Have you ever tried to buy a product or service from someone who has his or her own agenda?
I recently walked into a store to buy a new printer. I had a basic idea of what I wanted, I just had a few questions about one particular model. But when I asked for help, the salesperson spent minute after minute talking about different models with different options – none of which I was interested in. I repeated my question several times; he never answered one of them directly. So I eventually left without purchasing anything, and did my research elsewhere.
I see this all the time in sales. As a salesperson, you get so focused on your message, what you need to say about your products or services, that you forget one important thing.
Here are five lessons in listening that will help you increase your sales potential.
We all do it. You see the way someone is dressed, or the car they drive up in, and you determine they aren’t your ideal client before you’ve even spoken with them. Put all of your judgments aside, and listen instead. Start out with a question: Why is photography important to you? Then listen to the answer. Use their thoughts in your sales presentation. One of our biggest wedding clients every got married in a local park and played volleyball at the reception. Yet they loved and cherished photographs, and made us pretty much their entire budget.
Skip the routine.
You probably have a variety of things you say during your sales presentation. Maybe show a presentation to music. Go over your packages. Tour your studio. Whatever is “normal” for you. Always remember what is normal for you is not necessarily what is normal for your clients. They may have seen your work before through friends and family, and be sold on you before they enter the studio. Don’t make it mandatory they listen to your whole speech before signing. If they are ready to sign after 15 minutes, do it.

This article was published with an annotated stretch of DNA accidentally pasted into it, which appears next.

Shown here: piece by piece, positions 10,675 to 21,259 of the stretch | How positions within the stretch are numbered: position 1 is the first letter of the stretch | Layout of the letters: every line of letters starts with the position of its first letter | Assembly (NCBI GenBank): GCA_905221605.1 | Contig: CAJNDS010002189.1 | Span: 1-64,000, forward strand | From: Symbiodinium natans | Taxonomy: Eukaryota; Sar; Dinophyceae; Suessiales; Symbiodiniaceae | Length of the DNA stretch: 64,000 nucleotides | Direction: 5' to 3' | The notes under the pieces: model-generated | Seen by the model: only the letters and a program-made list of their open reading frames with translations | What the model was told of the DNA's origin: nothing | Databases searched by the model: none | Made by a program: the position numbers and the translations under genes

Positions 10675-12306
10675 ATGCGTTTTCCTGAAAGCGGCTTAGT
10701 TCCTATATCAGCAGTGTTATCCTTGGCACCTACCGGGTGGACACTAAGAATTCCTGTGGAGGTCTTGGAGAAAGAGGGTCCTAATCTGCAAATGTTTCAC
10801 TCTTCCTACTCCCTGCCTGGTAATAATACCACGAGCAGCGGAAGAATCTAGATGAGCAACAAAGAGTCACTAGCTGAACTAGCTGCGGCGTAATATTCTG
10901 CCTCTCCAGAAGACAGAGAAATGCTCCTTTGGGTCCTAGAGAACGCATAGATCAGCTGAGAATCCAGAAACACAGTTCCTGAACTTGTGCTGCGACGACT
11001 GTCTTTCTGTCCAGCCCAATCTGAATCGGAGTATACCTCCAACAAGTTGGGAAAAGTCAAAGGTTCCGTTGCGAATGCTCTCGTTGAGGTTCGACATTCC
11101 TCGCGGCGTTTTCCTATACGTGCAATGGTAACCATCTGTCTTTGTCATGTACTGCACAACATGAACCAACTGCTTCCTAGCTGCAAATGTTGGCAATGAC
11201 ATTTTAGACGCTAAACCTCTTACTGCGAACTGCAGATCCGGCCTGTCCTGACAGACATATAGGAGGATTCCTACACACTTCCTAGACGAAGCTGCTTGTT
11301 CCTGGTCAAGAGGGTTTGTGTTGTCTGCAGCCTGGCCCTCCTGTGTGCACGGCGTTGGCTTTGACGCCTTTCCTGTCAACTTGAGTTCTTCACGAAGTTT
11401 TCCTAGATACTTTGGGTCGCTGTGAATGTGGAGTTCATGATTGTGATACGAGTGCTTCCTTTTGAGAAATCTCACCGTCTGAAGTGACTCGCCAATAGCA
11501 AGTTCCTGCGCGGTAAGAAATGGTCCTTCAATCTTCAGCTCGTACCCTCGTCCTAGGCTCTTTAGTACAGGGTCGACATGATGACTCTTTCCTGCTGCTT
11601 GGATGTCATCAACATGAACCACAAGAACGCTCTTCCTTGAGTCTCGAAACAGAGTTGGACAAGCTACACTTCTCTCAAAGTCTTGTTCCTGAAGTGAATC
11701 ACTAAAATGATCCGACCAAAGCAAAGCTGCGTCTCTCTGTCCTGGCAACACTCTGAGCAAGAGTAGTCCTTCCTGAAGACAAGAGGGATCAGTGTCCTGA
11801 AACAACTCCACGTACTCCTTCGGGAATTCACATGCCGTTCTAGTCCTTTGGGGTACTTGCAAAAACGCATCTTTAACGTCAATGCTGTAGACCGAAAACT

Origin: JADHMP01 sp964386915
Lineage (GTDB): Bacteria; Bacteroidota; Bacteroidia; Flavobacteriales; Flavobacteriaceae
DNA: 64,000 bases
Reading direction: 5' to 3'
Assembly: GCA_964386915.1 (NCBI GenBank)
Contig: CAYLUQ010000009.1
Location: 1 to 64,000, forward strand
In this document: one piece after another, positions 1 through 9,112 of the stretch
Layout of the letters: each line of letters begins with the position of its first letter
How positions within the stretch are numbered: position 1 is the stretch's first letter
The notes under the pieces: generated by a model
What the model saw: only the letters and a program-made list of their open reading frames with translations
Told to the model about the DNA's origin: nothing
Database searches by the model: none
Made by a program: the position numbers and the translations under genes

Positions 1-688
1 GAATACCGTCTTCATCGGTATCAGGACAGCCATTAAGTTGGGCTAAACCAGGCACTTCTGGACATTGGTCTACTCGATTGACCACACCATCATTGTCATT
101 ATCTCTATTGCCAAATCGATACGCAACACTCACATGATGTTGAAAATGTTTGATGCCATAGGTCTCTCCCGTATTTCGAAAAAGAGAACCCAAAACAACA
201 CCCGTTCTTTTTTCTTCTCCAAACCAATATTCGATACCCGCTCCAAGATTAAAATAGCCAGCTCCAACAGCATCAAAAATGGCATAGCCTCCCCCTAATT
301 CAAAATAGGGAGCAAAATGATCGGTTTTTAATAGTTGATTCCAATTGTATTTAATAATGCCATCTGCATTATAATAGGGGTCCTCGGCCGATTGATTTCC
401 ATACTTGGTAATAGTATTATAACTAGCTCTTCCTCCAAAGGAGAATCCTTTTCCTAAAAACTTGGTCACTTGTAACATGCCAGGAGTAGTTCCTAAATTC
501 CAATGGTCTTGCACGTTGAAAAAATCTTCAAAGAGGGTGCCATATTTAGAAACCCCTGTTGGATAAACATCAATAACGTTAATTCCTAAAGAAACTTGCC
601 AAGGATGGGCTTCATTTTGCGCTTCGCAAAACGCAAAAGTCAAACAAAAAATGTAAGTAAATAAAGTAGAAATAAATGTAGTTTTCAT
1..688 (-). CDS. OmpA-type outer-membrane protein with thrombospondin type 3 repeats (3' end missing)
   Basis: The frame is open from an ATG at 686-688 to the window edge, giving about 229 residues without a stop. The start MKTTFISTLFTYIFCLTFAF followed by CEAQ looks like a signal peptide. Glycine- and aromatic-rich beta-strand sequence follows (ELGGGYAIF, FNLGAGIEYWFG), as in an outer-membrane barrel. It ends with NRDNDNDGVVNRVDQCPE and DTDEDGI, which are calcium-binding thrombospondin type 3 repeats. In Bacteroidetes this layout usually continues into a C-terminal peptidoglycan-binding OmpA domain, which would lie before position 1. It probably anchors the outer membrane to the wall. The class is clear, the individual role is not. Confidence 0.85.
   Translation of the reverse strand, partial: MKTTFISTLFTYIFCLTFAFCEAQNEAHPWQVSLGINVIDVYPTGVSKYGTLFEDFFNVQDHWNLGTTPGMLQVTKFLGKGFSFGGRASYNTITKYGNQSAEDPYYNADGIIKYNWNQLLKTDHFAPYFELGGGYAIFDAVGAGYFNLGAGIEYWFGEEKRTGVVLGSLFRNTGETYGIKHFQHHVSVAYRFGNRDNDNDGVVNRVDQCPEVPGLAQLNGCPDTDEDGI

Sometimes you hear one thing, and shut down to the true message. When people come in to meet with you, they may have generic questions because they don’t know what else to ask. The standard “How much is an 8×10?” isn’t always about price. You have to listen beyond what that question means. You may discover they ultimately want great value for their dollar, and want to make sure you can deliver.
Don’t fake listening.
If you go into your presentation knowing exactly what you want to say, you may miss an opportunity. Don’t wait for a client to pause so you can cram in your next comment or response. Wait for them to get everything out. And use their comments and concerns to support the direction you take them. If you have three packages, the top isn’t for everyone. Give them honesty about what’s best for them, and support it with details you’ve heard about their lifestyle.
Have you ever been in a sales meeting where the presenter has their phone nearby? They glance at it every minute or two, and even pick it up and text on occasion? Or maybe they have an earpiece in throughout the whole meeting, and you wonder where their attention really lies? Avoid all distractions, and make your center of attention on your potential client. Just by clearing your mind, and putting your focus on your client, your listening skills will increase tenfold.